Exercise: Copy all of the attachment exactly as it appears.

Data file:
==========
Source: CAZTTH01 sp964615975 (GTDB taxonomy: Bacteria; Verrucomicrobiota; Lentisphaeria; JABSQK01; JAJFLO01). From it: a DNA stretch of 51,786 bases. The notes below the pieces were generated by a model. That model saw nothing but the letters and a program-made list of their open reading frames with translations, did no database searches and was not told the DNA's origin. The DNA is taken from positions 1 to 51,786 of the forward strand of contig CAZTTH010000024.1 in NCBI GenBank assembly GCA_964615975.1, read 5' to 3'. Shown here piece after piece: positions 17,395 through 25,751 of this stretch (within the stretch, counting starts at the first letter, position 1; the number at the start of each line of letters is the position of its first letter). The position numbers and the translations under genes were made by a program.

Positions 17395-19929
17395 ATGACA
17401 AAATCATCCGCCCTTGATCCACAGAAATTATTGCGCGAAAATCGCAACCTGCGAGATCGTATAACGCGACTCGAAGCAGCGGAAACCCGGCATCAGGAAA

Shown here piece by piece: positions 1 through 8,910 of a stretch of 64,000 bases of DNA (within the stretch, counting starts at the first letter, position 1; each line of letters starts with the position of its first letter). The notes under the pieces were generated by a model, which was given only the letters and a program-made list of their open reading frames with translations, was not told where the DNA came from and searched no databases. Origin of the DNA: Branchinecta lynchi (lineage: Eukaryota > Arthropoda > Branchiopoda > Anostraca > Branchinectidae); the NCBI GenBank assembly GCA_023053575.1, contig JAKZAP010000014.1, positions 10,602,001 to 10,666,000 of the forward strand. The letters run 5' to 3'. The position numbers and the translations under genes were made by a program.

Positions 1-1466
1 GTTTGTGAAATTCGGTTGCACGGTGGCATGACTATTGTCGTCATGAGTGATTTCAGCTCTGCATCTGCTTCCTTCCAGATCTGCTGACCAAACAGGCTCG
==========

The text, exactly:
Source: CAZTTH01 sp964615975 (GTDB taxonomy: Bacteria; Verrucomicrobiota; Lentisphaeria; JABSQK01; JAJFLO01). From it: a DNA stretch of 51,786 bases. The notes below the pieces were generated by a model. That model saw nothing but the letters and a program-made list of their open reading frames with translations, did no database searches and was not told the DNA's origin. The DNA is taken from positions 1 to 51,786 of the forward strand of contig CAZTTH010000024.1 in NCBI GenBank assembly GCA_964615975.1, read 5' to 3'. Shown here piece after piece: positions 17,395 through 25,751 of this stretch (within the stretch, counting starts at the first letter, position 1; the number at the start of each line of letters is the position of its first letter). The position numbers and the translations under genes were made by a program.

Positions 17395-19929
17395 ATGACA
17401 AAATCATCCGCCCTTGATCCACAGAAATTATTGCGCGAAAATCGCAACCTGCGAGATCGTATAACGCGACTCGAAGCAGCGGAAACCCGGCATCAGGAAA

Shown here piece by piece: positions 1 through 8,910 of a stretch of 64,000 bases of DNA (within the stretch, counting starts at the first letter, position 1; each line of letters starts with the position of its first letter). The notes under the pieces were generated by a model, which was given only the letters and a program-made list of their open reading frames with translations, was not told where the DNA came from and searched no databases. Origin of the DNA: Branchinecta lynchi (lineage: Eukaryota > Arthropoda > Branchiopoda > Anostraca > Branchinectidae); the NCBI GenBank assembly GCA_023053575.1, contig JAKZAP010000014.1, positions 10,602,001 to 10,666,000 of the forward strand. The letters run 5' to 3'. The position numbers and the translations under genes were made by a program.

Positions 1-1466
1 GTTTGTGAAATTCGGTTGCACGGTGGCATGACTATTGTCGTCATGAGTGATTTCAGCTCTGCATCTGCTTCCTTCCAGATCTGCTGACCAAACAGGCTCG